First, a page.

Outlander Untimely Resurrections Review
Starz’s Outlander: Season 2, Episode 5: Untimely Resurrections, as the title suggested, featured the reemergence of a particular character that had not be seen this entire season. When that character, the shark of the series, appeared in Paris, the shark’s reemergence (and the scene that it was contained in) was every bit as entertaining as it could have been yet surprising in the same instance.
As jealous Annalise de Marillac (Margaux Châtelier) put it, the shark was “dashing” in its brazen observation and approach on Claire Fraser (Caitriona Balfe). Claire had attempted to manipulate time since the season began, noticing time’s curiosities along the way. During their reunion, it was the shark that noticed and noted them, making Claire uncomfortable on many levels. Like Ramsay Bolton, the shark reveled in Claire’s growing uncomfort, making the shark the more interesting of the two (the shark and Claire).
The “F*ck the King” comment was right out of Game of Thrones, a provocative, Sandor Clegane sentiment that was profoundly untimely in this case. When the shark bowed elaborately, the viewer knew what was about to unfold before Claire did. It was Claire’s Edward Rooney moment.
King Louis XV of France (Lionel Lingelser) is becoming a magnetic character, created right before the viewer’s eyes. His way of speaking (pleasant and accommodating one moment, scolding, or talking down to the next), hand movements, asserting his authority, etc. forced the viewer to focus on him, even-though more familiar characters were on-screen with him. The King’s assertions were immaterial during his scene. It was his manner that spoke volumes.
The Duke of Sandringham (Simon Callow) pointing out Jamie Fraser (Sam Heughan)’s ability to judge horse flesh and his inability to judge human beings was another instance of the Duke’s intelligence shining through from underneath his bluster, pompous airs, and expensive hair piece. That match in intellect are why the Duke and Jamie get along so well.
Mary Hawkins (Rosie Day) not marrying Alex Randall (Laurence Dobiesz) was tragic and the beginning of a heavy psychological load that Claire would carry until the end of her days. Untimely Resurrections was the inception of Mary Hawkins’ sentence to living hell and the destruction of Mary’s (potential) happiness for the sake of the unborn, Frank Randall. The viewer would hate to be Claire as that was an escalating amount of misery she had engineered, in multiple lives, for the preservation of a single life.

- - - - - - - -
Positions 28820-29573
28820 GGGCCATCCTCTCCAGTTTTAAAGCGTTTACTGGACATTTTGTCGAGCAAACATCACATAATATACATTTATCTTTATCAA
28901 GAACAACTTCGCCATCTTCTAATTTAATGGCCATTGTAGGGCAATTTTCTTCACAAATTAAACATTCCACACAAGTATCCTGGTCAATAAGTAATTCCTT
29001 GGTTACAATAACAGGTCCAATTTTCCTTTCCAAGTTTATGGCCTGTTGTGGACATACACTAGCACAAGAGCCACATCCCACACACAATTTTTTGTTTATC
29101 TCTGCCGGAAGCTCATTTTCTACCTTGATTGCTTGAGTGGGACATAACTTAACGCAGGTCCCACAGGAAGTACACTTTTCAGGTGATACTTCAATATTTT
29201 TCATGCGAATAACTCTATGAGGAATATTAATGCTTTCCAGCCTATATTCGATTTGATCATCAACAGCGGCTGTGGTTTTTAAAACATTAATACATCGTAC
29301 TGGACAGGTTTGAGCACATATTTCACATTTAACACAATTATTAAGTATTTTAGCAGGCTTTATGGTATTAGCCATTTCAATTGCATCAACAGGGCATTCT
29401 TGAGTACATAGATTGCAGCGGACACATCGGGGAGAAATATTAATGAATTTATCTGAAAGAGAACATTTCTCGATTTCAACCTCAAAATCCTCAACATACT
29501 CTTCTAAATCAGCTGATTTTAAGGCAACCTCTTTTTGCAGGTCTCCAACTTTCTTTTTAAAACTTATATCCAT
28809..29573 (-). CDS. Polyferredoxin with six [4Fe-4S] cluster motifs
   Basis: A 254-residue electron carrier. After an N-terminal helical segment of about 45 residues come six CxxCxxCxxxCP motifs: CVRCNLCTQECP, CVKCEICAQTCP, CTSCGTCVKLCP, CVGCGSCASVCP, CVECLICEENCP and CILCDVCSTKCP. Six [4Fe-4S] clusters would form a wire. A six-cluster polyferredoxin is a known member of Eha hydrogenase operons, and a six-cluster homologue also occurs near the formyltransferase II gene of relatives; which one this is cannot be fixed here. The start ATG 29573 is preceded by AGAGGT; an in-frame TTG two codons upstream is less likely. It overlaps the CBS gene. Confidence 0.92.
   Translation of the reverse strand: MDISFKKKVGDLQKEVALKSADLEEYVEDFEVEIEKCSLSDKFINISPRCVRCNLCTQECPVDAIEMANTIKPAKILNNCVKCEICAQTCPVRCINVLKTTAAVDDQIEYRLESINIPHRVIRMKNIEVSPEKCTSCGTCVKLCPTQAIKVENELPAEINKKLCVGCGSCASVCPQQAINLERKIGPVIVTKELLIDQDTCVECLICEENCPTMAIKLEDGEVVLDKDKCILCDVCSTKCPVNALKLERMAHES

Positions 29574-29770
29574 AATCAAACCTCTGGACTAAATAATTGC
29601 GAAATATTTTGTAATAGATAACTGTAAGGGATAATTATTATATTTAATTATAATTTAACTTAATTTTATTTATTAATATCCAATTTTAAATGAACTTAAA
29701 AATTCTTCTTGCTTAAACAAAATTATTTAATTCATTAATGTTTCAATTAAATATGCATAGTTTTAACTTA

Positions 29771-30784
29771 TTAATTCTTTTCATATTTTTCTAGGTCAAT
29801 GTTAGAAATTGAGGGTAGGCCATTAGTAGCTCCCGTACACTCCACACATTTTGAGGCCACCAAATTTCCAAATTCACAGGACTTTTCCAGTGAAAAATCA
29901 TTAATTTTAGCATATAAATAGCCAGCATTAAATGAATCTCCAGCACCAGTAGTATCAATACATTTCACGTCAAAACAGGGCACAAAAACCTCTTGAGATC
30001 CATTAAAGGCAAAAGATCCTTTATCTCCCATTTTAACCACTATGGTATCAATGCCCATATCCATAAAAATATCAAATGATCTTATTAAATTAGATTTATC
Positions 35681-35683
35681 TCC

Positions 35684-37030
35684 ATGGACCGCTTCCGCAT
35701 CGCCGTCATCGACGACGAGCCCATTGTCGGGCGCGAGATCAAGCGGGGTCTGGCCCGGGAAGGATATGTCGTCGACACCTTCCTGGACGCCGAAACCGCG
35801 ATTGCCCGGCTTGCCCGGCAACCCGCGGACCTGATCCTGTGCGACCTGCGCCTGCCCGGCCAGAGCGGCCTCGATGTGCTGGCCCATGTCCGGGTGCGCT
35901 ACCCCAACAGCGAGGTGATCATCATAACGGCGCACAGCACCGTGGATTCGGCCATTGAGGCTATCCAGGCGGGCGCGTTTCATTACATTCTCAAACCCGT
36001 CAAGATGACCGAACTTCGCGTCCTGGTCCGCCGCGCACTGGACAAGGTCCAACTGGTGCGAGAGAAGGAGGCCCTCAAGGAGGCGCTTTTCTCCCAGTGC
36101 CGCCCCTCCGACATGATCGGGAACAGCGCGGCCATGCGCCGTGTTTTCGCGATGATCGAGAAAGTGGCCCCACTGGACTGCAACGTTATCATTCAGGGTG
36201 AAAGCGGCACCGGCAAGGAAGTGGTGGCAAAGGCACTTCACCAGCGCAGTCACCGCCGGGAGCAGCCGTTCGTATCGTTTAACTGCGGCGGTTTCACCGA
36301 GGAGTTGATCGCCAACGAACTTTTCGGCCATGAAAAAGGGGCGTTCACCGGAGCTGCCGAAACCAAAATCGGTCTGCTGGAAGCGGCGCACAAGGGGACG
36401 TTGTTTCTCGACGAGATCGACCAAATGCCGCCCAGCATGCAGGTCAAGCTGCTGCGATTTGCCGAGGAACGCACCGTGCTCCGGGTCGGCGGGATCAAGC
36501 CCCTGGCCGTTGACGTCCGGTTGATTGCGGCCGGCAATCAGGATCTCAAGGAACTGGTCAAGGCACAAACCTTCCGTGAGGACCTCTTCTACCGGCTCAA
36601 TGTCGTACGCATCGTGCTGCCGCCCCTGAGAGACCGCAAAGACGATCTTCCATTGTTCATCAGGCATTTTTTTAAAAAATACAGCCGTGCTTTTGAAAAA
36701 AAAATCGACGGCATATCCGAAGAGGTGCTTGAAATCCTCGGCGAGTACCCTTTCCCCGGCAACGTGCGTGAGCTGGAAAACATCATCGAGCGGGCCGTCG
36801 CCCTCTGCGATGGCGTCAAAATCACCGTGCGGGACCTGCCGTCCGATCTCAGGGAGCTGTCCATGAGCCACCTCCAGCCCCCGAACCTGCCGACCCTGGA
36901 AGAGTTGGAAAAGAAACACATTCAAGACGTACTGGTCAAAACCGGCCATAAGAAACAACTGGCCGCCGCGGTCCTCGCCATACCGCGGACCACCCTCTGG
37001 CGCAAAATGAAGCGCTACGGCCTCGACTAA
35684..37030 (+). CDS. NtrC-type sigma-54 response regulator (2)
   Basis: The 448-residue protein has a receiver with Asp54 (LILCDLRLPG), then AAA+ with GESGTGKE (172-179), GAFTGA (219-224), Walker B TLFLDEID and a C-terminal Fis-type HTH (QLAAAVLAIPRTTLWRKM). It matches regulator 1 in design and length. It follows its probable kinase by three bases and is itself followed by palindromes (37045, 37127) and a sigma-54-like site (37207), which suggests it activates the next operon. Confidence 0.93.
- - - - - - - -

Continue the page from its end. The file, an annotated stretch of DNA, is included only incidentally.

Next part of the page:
Jamie’s indirect accusation and Le Comte St. Germain (Stanley Weber) looking away, as if bored and uninterested (remember the chess game?), then saying that Jamie’s personal matters were of absolutely no concern of his was an extremely well-played moment on Le Comte’s part, if he was behind Claire and Mary’s attack. When Le Comte accused Claire of trying to ruin him, why didn’t Jamie speak up in Claire’s defense, insisting that what happened to Le Comte’s cargo and ship were completely unintentional? Did Jamie really want the undeclared feud to continue? Possibly. If Jamie found out that Le Comte was behind the attack, the cessation of the feud might have prevented Jamie from seeking retribution.
Jamie’s rage was misplaced. Claire’s request was for Jamie’s ultimate benefit (and her own), but since he (nor Claire) had never studied time travel, Jamie didn’t know it. If the shark died and Frank was never born, Claire would never have traveled back in time and that timeline (the one that Claire and Jamie currently existed in) would instantly cease to exist. It was Frank’s travels in Inverness, Scotland that brought Claire to the standing stones at Craigh na Dun. If Frank was never born, Claire would never (most-likely) have visited Scotland, touched those rocks, and traveled back in time. Jamie would never have met Claire or have known of her existence. By letting the shark live, Jamie also kept alive his happiness, his relationship with Claire, and that timeline.
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